Sustainable furniture

By Laura TomassiniLex KlerenPit Reding Switch to German for original article

Unhealthy chemicals, long transport routes, illegal logging - buying new furniture rarely does anything good for the environment. Second-hand furniture and locally produced furnishings offer an alternative for which buyers do not necessarily have to dig deeper into their wallets.

"Fast furniture" is the trend of the last generations, because where grandma and grandpa used to inherit beds, kitchen cabinets and the like made of solid oak from their parents and furnished their homes with them for the rest of their lives, today people prefer to buy Ikea furniture, which usually doesn't survive a single move. Buying behaviors have changed: things should be cheap and quickly accessible, from former craftsmanship to simple design, which is ready for pick-up in the warehouse and which everyone can afford.

However, more and more buyers are looking for alternatives, because the effects of climate change are perceptible, even in Europe. The industry itself also has to rethink, because the pressure on furniture manufacturers is constantly increasing. As part of the 21st UN Climate Conference in Paris in 2015, the German Furniture Quality Association, or DGM for short, launched the Climate Pact for the Furniture Industry in 2016, for example. This is intended to take on their goal of contributing to the defined limitation of man-made global warming to a maximum of 1.5 degrees by 2100.

Converting instead of throwing away

The calculations of the Intergovernmental Panel on Climate Change in March of this year show that we may be struggling to actually stay within this limitation. Nevertheless, or precisely because of this, we need to become greener, be it in the production, purchase or disposal of furniture. Ruth Lorang has been concerned with the impact of the furniture industry on the climate for some time. In mid-May, the designer presented her first flexibly combinable and sustainable furniture set, which is not only made with environmentally friendly materials, but is also intended to be usable in the long term.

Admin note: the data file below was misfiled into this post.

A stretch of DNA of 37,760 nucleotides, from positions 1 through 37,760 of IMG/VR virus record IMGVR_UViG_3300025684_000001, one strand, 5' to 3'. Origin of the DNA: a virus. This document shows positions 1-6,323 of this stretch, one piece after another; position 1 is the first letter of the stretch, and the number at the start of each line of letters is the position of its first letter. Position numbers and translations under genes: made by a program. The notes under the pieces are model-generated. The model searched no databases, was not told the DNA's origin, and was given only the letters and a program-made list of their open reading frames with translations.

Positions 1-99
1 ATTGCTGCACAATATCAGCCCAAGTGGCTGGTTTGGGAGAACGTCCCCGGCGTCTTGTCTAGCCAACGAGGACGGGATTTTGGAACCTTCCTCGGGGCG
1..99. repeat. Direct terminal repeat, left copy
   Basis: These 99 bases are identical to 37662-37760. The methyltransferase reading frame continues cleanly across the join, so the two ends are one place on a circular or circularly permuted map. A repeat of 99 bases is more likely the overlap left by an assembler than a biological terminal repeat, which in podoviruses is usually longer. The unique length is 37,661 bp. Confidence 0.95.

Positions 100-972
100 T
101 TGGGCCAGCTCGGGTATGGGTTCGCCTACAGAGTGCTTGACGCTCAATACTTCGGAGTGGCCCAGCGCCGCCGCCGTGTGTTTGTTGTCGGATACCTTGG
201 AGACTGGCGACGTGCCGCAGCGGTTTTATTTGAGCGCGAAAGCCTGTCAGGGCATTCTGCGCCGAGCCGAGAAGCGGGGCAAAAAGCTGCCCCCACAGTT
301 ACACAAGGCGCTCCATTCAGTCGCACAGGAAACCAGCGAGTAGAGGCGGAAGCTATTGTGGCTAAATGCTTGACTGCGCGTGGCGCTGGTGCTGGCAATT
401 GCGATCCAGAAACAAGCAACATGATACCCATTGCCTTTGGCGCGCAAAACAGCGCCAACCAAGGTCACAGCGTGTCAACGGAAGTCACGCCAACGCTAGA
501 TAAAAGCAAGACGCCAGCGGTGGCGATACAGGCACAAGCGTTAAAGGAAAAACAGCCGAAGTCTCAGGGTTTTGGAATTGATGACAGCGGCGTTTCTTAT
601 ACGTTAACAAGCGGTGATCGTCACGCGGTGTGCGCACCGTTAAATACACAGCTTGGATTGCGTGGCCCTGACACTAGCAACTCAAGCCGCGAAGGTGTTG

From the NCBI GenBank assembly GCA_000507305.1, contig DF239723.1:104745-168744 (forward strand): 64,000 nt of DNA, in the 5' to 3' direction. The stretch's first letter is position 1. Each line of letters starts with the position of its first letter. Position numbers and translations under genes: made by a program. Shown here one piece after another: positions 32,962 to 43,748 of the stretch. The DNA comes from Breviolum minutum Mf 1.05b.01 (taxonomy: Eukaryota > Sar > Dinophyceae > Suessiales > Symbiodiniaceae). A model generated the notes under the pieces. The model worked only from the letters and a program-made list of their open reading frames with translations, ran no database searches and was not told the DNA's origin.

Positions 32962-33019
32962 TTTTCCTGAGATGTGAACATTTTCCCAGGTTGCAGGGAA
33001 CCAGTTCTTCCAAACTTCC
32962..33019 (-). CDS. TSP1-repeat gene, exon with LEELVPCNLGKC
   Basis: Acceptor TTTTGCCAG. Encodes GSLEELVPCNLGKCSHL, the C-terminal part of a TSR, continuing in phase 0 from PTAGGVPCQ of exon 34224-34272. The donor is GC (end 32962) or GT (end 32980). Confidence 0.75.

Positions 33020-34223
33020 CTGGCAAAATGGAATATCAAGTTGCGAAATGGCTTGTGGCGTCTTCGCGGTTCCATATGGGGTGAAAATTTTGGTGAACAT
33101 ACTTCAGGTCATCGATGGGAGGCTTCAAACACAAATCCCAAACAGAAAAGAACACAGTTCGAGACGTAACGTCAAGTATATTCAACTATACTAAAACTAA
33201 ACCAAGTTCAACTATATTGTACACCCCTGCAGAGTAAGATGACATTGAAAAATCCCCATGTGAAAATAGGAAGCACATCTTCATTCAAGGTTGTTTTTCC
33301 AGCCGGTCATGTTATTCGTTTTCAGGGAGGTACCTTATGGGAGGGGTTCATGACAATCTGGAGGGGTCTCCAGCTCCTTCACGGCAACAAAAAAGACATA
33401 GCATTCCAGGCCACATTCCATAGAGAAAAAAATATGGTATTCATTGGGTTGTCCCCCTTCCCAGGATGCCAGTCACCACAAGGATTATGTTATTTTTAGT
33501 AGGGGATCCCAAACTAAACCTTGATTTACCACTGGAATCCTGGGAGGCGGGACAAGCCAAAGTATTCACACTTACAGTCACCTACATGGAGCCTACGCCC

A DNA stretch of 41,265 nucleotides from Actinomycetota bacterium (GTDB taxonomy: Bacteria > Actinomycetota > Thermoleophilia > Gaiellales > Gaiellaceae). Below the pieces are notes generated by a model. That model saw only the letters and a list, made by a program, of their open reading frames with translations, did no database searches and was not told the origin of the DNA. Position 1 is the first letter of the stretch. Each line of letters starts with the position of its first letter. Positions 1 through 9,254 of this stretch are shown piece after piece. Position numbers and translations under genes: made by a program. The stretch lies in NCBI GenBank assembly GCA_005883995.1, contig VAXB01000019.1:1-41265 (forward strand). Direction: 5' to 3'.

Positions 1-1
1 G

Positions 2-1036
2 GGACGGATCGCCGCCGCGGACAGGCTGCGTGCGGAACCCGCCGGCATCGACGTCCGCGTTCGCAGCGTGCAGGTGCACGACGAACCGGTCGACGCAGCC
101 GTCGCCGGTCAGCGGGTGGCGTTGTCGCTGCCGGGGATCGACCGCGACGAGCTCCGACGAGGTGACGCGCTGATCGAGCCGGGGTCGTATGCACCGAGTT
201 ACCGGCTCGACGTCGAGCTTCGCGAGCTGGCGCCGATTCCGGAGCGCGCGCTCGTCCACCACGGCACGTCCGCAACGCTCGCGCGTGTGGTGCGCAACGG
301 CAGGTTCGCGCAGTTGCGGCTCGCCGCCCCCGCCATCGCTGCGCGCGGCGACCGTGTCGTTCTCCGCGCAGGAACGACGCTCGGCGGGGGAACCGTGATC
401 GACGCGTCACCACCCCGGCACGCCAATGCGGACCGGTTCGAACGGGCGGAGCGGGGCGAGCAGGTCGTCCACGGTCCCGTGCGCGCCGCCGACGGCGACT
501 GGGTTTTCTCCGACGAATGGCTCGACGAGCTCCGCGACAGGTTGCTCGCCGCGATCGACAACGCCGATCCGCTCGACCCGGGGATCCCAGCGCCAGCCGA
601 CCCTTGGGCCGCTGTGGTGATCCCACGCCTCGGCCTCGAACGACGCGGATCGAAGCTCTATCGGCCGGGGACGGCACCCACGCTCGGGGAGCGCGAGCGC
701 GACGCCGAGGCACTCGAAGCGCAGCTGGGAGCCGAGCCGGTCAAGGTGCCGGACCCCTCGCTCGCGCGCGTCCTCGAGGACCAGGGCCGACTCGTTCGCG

"It all started with the 'Anouk' changing table, which can be given a second life as secretary furniture, " Ruth explains the idea behind her designs. After her sister became a mother, the designer realized that many pieces of furniture for children are only used temporarily and then end up either in the attic or in the bulky waste. The idea of creating furniture that can be used in multiple ways and thus does not become a disposable object resulted in the production of "Fabienne", a set of stools and tables that can be combined with each other in any way.

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